• PETER MITCHELL: He seems to be a football pundit who wandered onto the wrong place. He clearly just likes talking about the sport, and the jokes seem to be tacked on to justify his being there on stage.

    According to his blurb, he is actually a night-lub singer who started doing comedy to increase his earnings. So clearly, comedy isn’t his passion. His set, of friendly chat, does seem more like the banter you get from a pub singer between numbers. There are several big laughs, but as a non-sports fan, references to North East clubs that were doing poorly in the Seventies went way over my head.

    He’s likeable enough, and although comedy clearly isn’t his forte the crowd are going along with him. The blurb assures us that he’s an incredible singer – but none of that was shown on the DVD.

  • SCARLETT O’HARA: The only female act on the DVD, O’Hara (which I assume isn’t her actual name) is another singer-turned-comic to get the accompanying pay rise.

    It’s undeniably harder for women comics these days, God knows what it was like in the Seventies, but O’Hara seems confident in her delivery and totally relaxed on the stage. Too relaxed if anything, as she persistently leans at an odd angle against the mike stand, to the point where I wondered if she had some sort of spinal deformity.

    She’s got the stereotypical long flowing dress of a female club singer, but looks like Ruth Madoc on steroids. Her humour concerns the usual (for this DVD) material of growing up in poverty, dominant mothers and other similar topics. And as you’d expect, she labours the problems of being a woman. Men are stupid, kids are a pain, the usual suspects, but done well enough. She’s not the best comic on offer here, but by no means the worst.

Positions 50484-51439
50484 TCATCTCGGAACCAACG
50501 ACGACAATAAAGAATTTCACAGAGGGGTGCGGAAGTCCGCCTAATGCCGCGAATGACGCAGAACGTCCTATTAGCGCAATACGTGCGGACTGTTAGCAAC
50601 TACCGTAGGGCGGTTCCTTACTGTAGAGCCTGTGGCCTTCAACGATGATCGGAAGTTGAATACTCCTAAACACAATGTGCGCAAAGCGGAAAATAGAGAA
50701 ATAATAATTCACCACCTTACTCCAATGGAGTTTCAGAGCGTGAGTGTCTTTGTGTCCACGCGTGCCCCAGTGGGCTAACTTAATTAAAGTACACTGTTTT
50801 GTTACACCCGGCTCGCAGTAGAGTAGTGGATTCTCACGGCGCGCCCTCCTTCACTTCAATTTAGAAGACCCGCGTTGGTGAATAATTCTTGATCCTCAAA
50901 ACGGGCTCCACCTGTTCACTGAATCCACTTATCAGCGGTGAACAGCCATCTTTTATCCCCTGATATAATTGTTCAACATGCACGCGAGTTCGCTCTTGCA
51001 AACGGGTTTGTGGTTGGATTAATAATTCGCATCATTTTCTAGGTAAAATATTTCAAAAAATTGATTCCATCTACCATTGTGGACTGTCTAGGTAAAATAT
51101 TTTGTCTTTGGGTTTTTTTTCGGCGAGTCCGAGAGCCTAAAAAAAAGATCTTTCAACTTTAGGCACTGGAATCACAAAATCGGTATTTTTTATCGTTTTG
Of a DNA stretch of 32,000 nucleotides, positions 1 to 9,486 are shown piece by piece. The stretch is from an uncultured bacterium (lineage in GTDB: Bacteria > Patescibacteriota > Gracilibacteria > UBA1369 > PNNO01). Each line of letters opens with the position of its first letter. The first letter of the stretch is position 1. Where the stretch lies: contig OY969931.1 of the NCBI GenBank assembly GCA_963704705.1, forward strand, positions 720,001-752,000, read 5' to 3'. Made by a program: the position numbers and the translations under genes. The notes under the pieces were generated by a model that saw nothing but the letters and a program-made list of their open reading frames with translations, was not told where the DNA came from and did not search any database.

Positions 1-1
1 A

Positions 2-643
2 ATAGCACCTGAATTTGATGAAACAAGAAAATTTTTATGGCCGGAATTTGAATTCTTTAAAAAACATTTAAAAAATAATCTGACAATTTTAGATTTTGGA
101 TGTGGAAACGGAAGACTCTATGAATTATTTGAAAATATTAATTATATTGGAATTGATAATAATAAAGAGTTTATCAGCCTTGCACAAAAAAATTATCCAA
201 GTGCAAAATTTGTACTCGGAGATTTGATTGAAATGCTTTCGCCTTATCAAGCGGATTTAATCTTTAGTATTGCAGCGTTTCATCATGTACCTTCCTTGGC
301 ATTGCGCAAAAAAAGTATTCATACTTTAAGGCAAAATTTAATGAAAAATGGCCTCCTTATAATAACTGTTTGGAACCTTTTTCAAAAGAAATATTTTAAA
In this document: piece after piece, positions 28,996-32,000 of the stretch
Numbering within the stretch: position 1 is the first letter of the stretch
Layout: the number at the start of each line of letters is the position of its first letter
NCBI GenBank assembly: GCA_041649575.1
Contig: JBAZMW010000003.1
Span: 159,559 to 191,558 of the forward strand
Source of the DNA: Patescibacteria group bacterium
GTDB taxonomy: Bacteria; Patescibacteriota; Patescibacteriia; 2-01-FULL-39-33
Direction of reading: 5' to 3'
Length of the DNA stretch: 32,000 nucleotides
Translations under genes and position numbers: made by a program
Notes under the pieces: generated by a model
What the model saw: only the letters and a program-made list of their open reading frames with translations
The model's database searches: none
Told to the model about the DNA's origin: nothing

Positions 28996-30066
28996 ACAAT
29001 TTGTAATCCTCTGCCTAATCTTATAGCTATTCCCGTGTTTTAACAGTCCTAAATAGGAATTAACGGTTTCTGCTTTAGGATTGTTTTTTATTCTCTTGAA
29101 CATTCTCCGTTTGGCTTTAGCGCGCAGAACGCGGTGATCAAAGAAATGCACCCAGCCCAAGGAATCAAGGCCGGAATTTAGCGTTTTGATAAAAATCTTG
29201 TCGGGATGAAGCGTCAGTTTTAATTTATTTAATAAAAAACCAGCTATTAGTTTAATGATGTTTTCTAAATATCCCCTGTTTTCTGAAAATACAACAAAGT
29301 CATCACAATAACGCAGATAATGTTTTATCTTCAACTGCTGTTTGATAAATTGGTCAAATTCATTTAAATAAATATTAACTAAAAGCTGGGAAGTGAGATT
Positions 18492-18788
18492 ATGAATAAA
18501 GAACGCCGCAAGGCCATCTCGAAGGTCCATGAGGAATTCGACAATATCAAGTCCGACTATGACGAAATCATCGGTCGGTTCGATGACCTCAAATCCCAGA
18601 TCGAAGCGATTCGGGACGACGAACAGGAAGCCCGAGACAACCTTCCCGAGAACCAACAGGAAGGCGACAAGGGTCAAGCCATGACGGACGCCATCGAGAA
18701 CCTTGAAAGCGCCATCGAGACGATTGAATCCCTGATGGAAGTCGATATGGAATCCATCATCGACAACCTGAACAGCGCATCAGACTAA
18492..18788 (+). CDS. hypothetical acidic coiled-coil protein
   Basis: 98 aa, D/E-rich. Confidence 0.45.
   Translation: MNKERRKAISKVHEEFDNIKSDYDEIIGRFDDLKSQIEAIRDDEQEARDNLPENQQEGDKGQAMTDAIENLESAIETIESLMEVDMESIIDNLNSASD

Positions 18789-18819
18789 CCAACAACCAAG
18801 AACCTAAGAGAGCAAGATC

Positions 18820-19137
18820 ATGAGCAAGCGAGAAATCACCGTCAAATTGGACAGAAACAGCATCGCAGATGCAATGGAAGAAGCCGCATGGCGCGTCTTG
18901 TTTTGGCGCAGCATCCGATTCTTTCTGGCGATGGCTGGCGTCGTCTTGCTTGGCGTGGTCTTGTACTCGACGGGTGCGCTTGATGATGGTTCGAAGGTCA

• WALTER GEE: Finally, Walter Gee, who, according to the blurb, retired from comedy because of ‘his disgust at today’s comedians and their material forced him into it’. So for any comedians reading this, his retirement is your fault.

    Watching him on stage, he comes across as dreadfully condescending. His humour consists of observations on how Geordies are different from everyone else, like people in London (where he’s been, he unsubtly drops in). Apparently, Geordie people carry ferrets wherever they go. That’s the sort of thing he points out. Among these ‘jokes’ are tortured gags based purely on how words are pronounced differently in the regional accents. Who knew?

    Gee is a former mime artist who drifted into comedy. So, he’s a mime who couldn’t stop himself from talking. Maybe I was biased due to his melodramatic criticism of contemporary stand-up, but he comes across as thoroughly unlikeable, papering over this with local references to please the audience.

So those are the acts. A mixed bunch, but it’s easy to see common themes. Poverty is the focus of around 90 per cent of the material. Growing up was hard, parents who had to scrimp and save, theft, dole scrounging, idiot relatives, all get a thorough going over. It’s interesting to see how universal these jokes were, and how well received they were by the audience. A sociologist could find a lot of information here. There are also the classic mother-in-law/wife references in spades, which seem hack now.

It’s interesting to notice the audience too. Given the fact that modern comedy is thought of as a young man’s game, there doesn’t seem to be a single person under 40, acts included. As such, nostalgia is used heavily by nearly all the acts, which goes to show that some things never change, given the success of Peter Kay.

It’s very interesting to see how comedy was in the Seventies and how it’s moved on since. Some might say there’s a lot to be learned from watching the old pros. I would disagree; I think we’ve learned all that needs learning, which is why modern comedy is the way it is.

Published: 22 Apr 2008